Like a classic automobile, your body is a system, all parts working together in harmony when it’s at its best. And like a car, your body needs quality maintenance of all those parts in order to operate at peak efficiency. You could address one issue at a time – your quadriceps, then your knees, then your biceps – but just as when you take a car in for one thing at a time, it’s less effective and wastes time if it becomes a habit.
Compound exercises address many body parts all at the same time, from large muscle groups to cardiovascular health. By treating your body as a whole system instead of a collection of parts, it efficiently addresses all your goals quickly and efficiently.
Often, people train with only isolation exercises – curls, extensions, or lift machine exercises designed to target single muscles or small muscle groups involving a single joint system. Compound exercises, on the other hand, target much larger areas. Squats, for instance, use muscles from the hip, knee, and ankle groups, essentially your entire leg and the glutes.
Isolation exercises are fine for targeting a single area, and they are an important part of any training regimen. The problem arises when they are overused, addressing one goal at a time instead of looking at your goals as a whole. Compound exercises spread work out over a larger number of muscles, and they should form the bulk of any workout.
Compound training requires more overall work for your muscles. This means your body burns more energy faster, giving you a higher caloric burn rate overall (for better weight loss) than isolation exercises do. In one study, compound and isolation exercises were compared for relative metabolic cost. The researchers found that isolation exercises burned an average of 6.8 calories per minute, compared to compound exercise’s burn of 11.5 calories per minute—nearly 60% more.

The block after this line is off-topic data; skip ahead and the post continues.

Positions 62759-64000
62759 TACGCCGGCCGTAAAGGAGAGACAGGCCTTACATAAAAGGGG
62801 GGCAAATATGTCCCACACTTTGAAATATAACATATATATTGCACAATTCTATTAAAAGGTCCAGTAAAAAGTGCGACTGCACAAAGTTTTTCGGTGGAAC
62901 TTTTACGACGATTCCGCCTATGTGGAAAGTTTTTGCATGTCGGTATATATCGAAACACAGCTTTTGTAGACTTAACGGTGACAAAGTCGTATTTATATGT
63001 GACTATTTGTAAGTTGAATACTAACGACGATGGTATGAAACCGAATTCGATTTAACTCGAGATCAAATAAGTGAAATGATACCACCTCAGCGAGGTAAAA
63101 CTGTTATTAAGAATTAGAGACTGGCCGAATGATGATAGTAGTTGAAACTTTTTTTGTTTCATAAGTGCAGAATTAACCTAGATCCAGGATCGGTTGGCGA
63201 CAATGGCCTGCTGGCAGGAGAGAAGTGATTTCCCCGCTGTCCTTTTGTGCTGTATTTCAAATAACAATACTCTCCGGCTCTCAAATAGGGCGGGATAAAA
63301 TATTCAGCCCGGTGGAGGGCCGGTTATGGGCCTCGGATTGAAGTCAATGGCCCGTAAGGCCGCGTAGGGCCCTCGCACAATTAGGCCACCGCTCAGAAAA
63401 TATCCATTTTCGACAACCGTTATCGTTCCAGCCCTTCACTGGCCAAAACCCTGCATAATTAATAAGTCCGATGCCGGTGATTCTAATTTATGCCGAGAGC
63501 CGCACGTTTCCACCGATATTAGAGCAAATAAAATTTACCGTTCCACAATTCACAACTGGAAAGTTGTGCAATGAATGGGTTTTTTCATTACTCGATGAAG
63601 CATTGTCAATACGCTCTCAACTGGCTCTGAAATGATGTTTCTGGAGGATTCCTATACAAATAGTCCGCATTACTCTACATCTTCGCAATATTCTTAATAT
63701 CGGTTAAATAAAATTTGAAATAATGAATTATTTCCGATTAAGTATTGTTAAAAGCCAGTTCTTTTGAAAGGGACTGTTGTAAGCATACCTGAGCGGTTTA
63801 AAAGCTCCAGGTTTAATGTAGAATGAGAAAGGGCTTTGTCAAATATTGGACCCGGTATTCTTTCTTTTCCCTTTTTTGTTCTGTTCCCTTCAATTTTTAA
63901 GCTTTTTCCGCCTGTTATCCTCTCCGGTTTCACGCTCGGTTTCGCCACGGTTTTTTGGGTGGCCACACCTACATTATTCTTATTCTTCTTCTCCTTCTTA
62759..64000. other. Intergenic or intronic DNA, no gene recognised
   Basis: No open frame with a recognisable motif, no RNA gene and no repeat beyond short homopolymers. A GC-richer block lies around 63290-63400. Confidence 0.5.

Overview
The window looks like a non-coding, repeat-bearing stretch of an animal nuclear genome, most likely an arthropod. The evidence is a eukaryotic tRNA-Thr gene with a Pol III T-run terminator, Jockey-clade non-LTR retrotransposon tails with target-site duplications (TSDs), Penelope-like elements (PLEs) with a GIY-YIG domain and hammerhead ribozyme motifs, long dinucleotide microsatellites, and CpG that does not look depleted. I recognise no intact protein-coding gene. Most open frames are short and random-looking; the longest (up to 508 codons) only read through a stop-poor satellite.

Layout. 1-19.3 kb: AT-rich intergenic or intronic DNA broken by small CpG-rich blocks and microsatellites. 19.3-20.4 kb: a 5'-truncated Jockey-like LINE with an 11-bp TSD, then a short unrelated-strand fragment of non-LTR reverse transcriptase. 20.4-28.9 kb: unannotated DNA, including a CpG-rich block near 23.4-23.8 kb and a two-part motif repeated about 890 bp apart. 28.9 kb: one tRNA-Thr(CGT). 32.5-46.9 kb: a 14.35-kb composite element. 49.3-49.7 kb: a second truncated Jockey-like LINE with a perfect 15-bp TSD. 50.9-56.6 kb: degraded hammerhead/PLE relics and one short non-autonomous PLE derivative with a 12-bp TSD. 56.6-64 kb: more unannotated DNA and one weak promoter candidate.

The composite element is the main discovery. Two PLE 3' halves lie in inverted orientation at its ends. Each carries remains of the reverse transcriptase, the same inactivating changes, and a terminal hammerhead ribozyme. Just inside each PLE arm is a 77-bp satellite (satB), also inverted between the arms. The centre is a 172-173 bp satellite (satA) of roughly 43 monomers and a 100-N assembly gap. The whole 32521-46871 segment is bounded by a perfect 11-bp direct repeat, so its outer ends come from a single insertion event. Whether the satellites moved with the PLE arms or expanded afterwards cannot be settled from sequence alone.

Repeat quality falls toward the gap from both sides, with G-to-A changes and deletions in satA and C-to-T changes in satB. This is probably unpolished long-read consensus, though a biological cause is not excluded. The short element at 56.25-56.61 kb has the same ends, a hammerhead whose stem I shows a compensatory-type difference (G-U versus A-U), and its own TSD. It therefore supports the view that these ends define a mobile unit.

In addition, working more muscles at once causes faster muscle density build. When you’re working more muscle, you can lift much more overall, and while those overload benefits are spread out across a much larger area, the net benefit is much larger than with isolation exercises.
Because compound exercises work a much larger part of your body, it makes sense that they would have an effect on other systems. Cardio and bone mass both benefit from compound exercise. Multi-joint exercises, for instance, tend to increase spinal bone mass. This decreases your risk of osteoporosis and fractures in old age.
Similarly, compound training puts pressure on your cardiovascular system. While lifting and muscle-strengthening exercise is anaerobic, once your set is over your body must work overtime to get blood to your muscles and remove waste products. Just as with aerobics, this raises your heart rate and builds heart muscle strength. For this to be most advantageous, your compound exercise regimen must include short rest breaks to provide those resting cardiovascular opportunities.
Last, but not least important, compound exercises are more true to life, using your muscles the same way you normally use them every day. When you carry in groceries, you’re not just using your arm muscles; you’re putting your back and legs into it as well. Walking up stairs involves not just your knees but also your whole leg, your glutes, and often your back muscles. By training compound exercises, you strengthen entire systems, ensuring those isolated strong spots don’t carry too much of the load and allow your other muscles to get lazy, and you make those everyday tasks easier.
Even better, compound training workouts give you more bang for your time’s buck. By combining as many muscle groups as possible while also taking advantage of the cardio-building benefits, you can create a simple, fast training regimen that addresses all your physical goals in two or three sessions per week.
A personal trainer (like Body Masters in Omaha) can help you develop the best possible regimen for your goals, freeing up your exercise time and ensuring you get great results quickly.